Gosh what a tizz the Chinese Government has us all in.

China is run by a murderous clique of kleptocrats, with a human rights record that makes Robert Mugabe look benign. And that’s just the national government, never mind the provincial governments. They are rivalled only by Russia for out-and-out corruption.

But then, you get that with dictatorships. Governments that don’t understand or accept the need for the rule of law only regard corruption as a problem when the wrong people get paid.

That’s why — as Greg Sheridan correctly observed today — discussion about minutiae like the identity of the Chinese state and its corporate interests, and whether what we understand as commercial negotiations could be interpreted as espionage by the Chinese, is moot. It’s like asking a Mafiosi to be crystal clear about exactly the reason why you’re being whacked. The Chinese don’t do the whole rule of law and due process thing.

Western corporations are happy to overlook all that, or more correctly budget for it, in the hope of tapping that vast market. Western Governments are happy to overlook all that for the same reason. Increasingly, the latter have little choice, given China’s economic importance. And if China is effective in shifting its growth base to domestic demand rather than exports, that will complete the deal.

Kevin Rudd suddenly finds himself in the firing line for failing to meet Australians’ expectations about how we should be treated overseas. We may now laughingly recall the early days of the Rudd Government when there was much nudging, winking and eyebrow-arching over how Rudd was too close to the Chinese, too much the Sinophile. In fact Rudd’s stance toward China if anything has been more aggressive than his predecessors. He literally lectured them — in Mandarin — in Beijing on Tibet. He laid down guidelines for assessing foreign investment bids by state-owned entities. The Defence White Paper squarely addresses China’s military capability and its potential threat.

But at the same time, Rudd has been vigorous in promoting a greater role for China in world financial institutions. Sinophile, Sinophobe — either way, Rudd’s calls on each of those issues has been based on policy principles, and has been correct. The Opposition keeps trying to cast Rudd as a Sinophile — it’s only a couple of months ago that Peter Costello was referring to “our Mandarin-speaking Prime Minister” who would tick off Chinalco’s Rio bid — but Rudd’s decisions have made it hard for them. Indeed, Malcolm Turnbull looked rather peculiar as a Liberal leader complaining that the White Paper targeted the threat of China too much.

Criticism of Rudd’s “failure” to somehow rescue Stern Hu from durance vile isn’t simple point-scoring by the Opposition, or isn’t only that. There’s a collective element of self-delusion in the criticism of the Government. The fact is, there’s nothing any Government could do, and that’s the awful truth that we don’t want to face. The Chinese are vastly more powerful than us, and, worse, we are now economically dependent on them. It matters very little whether we have a good or bad relationship, or a Prime Minister who speaks Mandarin. The Chinese will do as they please. Australia has extensive resource assets on which China depends, and the Chinese Government clearly resents paying market rates for access.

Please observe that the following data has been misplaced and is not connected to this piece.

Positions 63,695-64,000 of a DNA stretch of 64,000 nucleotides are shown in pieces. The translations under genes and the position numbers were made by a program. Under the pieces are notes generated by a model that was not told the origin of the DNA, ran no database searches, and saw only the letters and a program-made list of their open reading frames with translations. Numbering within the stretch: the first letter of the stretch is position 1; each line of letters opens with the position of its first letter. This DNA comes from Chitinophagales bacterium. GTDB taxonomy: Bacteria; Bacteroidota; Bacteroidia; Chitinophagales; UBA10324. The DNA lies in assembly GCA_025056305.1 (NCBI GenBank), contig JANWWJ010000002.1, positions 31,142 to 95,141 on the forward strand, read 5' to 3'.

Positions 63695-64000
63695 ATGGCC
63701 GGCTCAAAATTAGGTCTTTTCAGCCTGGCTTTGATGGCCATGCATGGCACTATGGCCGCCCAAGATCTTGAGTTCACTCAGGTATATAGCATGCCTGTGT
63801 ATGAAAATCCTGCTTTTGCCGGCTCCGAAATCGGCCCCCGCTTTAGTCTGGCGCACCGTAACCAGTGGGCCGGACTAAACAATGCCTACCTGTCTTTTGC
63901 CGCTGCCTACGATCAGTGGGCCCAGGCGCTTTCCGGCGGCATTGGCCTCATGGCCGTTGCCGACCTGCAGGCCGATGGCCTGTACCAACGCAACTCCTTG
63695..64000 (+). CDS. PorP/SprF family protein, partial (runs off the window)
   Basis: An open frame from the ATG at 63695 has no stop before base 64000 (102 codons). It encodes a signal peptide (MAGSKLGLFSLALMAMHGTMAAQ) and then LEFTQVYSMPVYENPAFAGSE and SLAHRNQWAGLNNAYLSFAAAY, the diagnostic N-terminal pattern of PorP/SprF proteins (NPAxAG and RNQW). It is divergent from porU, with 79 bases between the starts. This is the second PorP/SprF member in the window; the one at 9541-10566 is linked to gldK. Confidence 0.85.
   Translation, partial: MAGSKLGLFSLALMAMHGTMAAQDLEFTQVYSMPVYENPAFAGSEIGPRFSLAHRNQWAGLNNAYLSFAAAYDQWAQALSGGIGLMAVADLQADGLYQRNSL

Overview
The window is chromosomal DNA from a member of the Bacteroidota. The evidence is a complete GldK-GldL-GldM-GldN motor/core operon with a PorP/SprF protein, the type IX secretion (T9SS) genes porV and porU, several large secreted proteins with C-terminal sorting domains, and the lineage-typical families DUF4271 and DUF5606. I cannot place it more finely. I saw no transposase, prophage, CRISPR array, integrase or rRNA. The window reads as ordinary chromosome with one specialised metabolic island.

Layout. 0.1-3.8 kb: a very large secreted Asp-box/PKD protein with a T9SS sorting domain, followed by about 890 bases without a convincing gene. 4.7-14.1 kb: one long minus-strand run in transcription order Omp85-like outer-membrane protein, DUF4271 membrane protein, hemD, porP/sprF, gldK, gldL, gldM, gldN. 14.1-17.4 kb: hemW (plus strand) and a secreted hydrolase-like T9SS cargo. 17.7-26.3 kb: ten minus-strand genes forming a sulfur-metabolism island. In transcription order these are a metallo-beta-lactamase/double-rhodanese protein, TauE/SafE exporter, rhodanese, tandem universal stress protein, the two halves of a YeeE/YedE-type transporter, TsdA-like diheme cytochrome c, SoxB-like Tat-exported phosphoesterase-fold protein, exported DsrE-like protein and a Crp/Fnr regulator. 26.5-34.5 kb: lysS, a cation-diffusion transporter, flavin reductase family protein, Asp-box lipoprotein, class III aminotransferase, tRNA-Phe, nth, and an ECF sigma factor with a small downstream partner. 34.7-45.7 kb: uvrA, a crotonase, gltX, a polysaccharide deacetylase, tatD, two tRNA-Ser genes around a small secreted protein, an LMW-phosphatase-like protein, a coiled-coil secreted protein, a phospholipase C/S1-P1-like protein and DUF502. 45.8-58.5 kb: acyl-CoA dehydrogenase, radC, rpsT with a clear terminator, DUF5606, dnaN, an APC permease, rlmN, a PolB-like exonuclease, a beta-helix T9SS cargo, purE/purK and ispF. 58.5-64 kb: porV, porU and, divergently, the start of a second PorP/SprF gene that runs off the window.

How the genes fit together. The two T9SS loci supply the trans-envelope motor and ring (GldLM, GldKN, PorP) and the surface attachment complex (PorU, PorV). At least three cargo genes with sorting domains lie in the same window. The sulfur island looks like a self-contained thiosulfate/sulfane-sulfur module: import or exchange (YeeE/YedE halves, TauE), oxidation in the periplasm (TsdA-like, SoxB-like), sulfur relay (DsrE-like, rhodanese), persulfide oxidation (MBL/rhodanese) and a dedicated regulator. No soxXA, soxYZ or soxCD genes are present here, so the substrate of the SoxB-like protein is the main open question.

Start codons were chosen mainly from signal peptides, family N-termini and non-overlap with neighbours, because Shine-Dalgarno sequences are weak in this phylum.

Thus, the Chinese will behave this way more and more often until we give them what they want, in the manner of an African country that is happy to take Chinese cash while they take the minerals. There’s much “inscrutable Chinese” nonsense at the heart of the coverage of the Hu case, as if Beijing’s intentions can only be divined by some white-bearded scholar transcribing ancient texts and considering animal entrails. The Chinese are merely pursuing their interest in identifying low-cost sources of fuel for their remarkable economic growth. Get in their way and they’ll hurt you.

The Left might argue that, given our traditional allies the Brits and the Americans have long acted in exactly this manner toward small and medium-sized countries, there’s an element of justice in Australia discovering what it’s like to incur the wrath of an imperial power. But at least there were independent courts and some slight human rights protections even at the height of Anglophone imperialism. And China’s critics don’t offer much of a solution either. Having finally worked out just what monsters have run Communist China for the past 60 years — more or less coinciding with the conversion of Communist leaders to capitalism — the Left can offer the purity of disengagement and criticism, for which quite a few thousand unemployed Australians won’t thank them. And it won’t help any Tibetans or Uyghurs either

Australia can’t control what the Chinese do. We are only responsible for our own actions. The Government has to pursue the national interest in dealing with arbitrary-minded Government not averse to butchering its own people. Stern Hu is showing the price of pursuing the national interest, and there’s nothing we can do about it. Don’t like it? Ah well, that’s too bad.